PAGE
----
News of Otsego County


Big Crowds Turn Out For Main Street Halloween

Big Crowds Turn Out

For Oneonta Halloween

While the annual Halloween parade may not be on, that gave throngs of ghouls, ghosts, superheroes and princesses all the more reason to head downtown for the annual trick-or-treating event on this afternoon on Main street in Oneonta. Above,  Brendan DeFalco, a brother with Chi Phi fraternity, hands out candy outside Tokyo Japanese Cuisine to Oneonta’s Reese Robinson and Rowan and Wyatt Keto. At right, Benjamin Reese shows how to walk like a robot in his homemade robot costume. College students were invited downtown to help hand out the candy in front of local businesses as part of the renewed Town-Gown work groups, part of the city’s Survive, Then Thrive initiative. (Ian Austin/

HAPPENIN’ OTSEGO: Halloween Fun In Richfield Springs 10-31-20

Halloween Fun In Richfield Springs


HALLOWEEN FUN – 10 a.m. – Noon. Bring painted or carved pumpkins to enter in pumpkin contest, winners announced at 10:15, followed by costume contest. Prizes available. All ages welcome. Richfield Springs Public Library, 102 Main St., Richfield Springs. 315-858-0230 or Click Here

VOTE – 9 a.m. – 2 p.m. Early Voting open. Meadows Office Complex, 140 Co. Hwy. 33W, Cooperstown. Click Here for info.

HAPPENIN’ OTSEGO: Trunk Or Treat 10-30-20

Trunk Or Treat


TRUNK OR TREAT – 4 p.m. Decorate your cars and bring the kids for fun activities from building a spider, pumpkin carving, make a ghost, and of course collecting candy. All stations are sanitized, 6 feet apart. The Railroad Inn, 28 Railroad Ave., Cooperstown.

VOTE – 9 a.m. – 5 p.m. Early Voting open. Meadows Office Complex, 140 Co. Hwy. 33W, Cooperstown. Visit for info.

HAPPENIN’ OTSEGO: Carved Pumpkins On Display 10-25-20

Carved Pumpkins On Display


PUMPKIN GLOW – 6 – 7 p.m. See artistically carved/decorated pumpkins for this Halloween season. Wear a mask, social distance, be safe. There will be no indoor gathering this year. Cooperstown Village Library. 607-547-9777 or visit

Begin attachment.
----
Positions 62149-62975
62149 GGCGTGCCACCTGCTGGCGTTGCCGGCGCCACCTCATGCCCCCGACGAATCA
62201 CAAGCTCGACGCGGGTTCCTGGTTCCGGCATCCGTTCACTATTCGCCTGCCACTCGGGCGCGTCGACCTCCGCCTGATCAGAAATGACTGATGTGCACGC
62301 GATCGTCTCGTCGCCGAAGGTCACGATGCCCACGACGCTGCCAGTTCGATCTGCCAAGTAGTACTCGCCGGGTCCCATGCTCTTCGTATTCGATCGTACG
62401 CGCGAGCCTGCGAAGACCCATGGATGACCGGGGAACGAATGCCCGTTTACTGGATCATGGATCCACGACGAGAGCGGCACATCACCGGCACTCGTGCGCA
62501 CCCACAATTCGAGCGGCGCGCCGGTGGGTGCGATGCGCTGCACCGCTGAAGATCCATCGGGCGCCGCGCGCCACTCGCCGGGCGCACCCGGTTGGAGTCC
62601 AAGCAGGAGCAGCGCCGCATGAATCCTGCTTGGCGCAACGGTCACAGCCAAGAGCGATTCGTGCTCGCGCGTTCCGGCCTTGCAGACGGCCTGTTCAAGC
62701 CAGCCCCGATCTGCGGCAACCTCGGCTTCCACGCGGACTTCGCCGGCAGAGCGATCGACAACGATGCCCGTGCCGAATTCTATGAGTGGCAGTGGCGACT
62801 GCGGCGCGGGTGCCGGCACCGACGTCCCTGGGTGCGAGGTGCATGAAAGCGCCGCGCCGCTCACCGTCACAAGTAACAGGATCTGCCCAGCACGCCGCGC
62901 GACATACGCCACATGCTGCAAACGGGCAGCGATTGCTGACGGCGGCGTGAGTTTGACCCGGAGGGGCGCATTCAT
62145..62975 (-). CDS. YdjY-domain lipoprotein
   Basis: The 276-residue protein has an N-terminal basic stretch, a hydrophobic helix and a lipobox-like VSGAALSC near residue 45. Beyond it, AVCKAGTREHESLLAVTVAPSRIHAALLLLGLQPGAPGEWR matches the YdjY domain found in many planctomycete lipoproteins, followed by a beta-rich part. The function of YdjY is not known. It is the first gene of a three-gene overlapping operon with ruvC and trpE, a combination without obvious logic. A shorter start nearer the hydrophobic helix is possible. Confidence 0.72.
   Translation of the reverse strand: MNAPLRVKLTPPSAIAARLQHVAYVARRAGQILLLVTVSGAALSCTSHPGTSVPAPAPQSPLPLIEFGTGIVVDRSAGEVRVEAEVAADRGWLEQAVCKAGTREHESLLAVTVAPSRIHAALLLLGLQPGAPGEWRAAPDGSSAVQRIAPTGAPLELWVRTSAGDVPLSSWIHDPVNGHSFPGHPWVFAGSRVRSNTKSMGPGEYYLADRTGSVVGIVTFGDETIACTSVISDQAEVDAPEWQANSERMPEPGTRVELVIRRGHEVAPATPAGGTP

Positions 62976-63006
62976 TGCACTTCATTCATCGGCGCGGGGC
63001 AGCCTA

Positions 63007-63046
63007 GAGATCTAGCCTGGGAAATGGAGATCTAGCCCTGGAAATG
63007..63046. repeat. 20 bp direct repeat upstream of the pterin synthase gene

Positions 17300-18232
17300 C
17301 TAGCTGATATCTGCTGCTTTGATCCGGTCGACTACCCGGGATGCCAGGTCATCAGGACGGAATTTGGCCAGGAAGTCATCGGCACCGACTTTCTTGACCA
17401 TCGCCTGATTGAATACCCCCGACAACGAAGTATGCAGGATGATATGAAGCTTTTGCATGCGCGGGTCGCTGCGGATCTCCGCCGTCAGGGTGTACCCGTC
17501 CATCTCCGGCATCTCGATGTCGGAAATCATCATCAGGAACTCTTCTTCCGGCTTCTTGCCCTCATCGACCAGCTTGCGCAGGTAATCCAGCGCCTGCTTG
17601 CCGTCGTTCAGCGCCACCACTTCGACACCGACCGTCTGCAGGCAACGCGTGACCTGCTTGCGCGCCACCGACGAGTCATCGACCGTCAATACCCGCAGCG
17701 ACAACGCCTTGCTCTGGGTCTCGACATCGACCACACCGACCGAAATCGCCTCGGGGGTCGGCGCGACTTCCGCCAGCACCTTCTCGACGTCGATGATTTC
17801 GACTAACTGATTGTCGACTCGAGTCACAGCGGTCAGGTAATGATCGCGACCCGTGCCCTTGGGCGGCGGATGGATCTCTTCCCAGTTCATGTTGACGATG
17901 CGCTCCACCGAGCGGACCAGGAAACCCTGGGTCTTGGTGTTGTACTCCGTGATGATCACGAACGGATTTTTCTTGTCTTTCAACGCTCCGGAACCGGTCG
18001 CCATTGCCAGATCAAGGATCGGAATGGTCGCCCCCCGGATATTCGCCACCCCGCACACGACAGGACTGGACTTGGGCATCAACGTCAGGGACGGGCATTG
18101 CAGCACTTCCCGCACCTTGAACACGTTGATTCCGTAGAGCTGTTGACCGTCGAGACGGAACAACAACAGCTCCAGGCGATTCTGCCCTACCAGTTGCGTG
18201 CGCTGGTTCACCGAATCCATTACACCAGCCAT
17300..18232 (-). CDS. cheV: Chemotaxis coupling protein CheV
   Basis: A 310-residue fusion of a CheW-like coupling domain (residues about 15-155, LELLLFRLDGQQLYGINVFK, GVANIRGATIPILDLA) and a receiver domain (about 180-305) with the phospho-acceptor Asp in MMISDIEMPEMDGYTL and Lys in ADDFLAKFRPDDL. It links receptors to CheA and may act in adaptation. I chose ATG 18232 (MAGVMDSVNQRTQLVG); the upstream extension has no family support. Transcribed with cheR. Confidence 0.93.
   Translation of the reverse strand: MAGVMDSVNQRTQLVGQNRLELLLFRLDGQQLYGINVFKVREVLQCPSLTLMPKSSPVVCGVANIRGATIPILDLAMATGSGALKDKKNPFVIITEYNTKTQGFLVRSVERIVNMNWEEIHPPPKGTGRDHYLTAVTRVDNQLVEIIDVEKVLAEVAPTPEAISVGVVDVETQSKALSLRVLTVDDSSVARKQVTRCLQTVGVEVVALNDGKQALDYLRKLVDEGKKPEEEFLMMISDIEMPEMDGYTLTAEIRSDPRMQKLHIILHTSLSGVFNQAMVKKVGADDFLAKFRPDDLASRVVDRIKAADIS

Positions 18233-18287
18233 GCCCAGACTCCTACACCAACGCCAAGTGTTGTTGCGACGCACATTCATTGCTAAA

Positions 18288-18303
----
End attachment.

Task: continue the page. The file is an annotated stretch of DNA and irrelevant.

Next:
VOTE – 9 a.m. – 2 p.m. Early Voting open. Meadows Office Complex, 140 Co. Hwy. 33W, Cooperstown. Visit for info.

Rain Plays Tricks, Doesn’t Deter Treaters

Rain Plays Tricks, But

Doesn’t Deter Treaters

Erratic rain throughout the evening led to the cancellation of Oneonta’s annual Halloween parade, but all manner of ghouls and ghosts made their treat-seeking rounds at local homes and businesses this afternoon and evening. Above, Devin El, Leilani El and Ziyen Giles passed City Hall on their treat-hunting mission, with Lizzette Hopkins and Edward Giles, Maryland, in tow. Inset at right, Oneonta’s Jessica and Paul Benzaleski arrive downtown with their children Adalia and Reilly ready to take home some sweets.(Ian Austin/

On Halloween, 3-Generation Tradition Lives On At Jackie’s

On Halloween, 3-Generation

Tradition Lives On At Jackie’s

A three-generation tradition is alive and well at Jackie’s Restaurant in Milford where Jackie Folts, left,  her sisters and the next generation were in full Halloween regalia today. Right of Jackie is sister Brenda Alton, Jordyn Scott, Brooke Sisson and sister Sue Sisson. The ladies pose with Bones and his dog, No-Barc. After the photo, the mother of the family, Sandy Chase of Cooperstown, showed up and posed with Jordyn. When her daughters were kids, Sandy said, they would say “oh, mom,” whenever she would encourage them to celebrate Halloween.  Now, she said, the sisters are enthusiastic about it on their own. (Jim Kevlin /


Pumpkin Glow, Parade, More


PARADE – 5 p.m. Dress your best and show off your costume in this years Halloween parade down Main St., Cooperstown.

PUMPKIN GLOW – 6 – 7:30 p.m. Bring your carved pumpkin to enter in a contest or just to display to the trick-or-treaters. After the sun goes down stroll through the park and admire everyone’s handiwork. Huntington Memorial Library, 62 Chestnut St., Oneonta. 607-432-1980 or visit

Tricks And Treats, Scary Ghost Stories And Pumpkins Glow!


Tricks And Treats,

Scary Ghost Stories

And Pumpkins Glow!

By LIBBY CUDMORE • Special to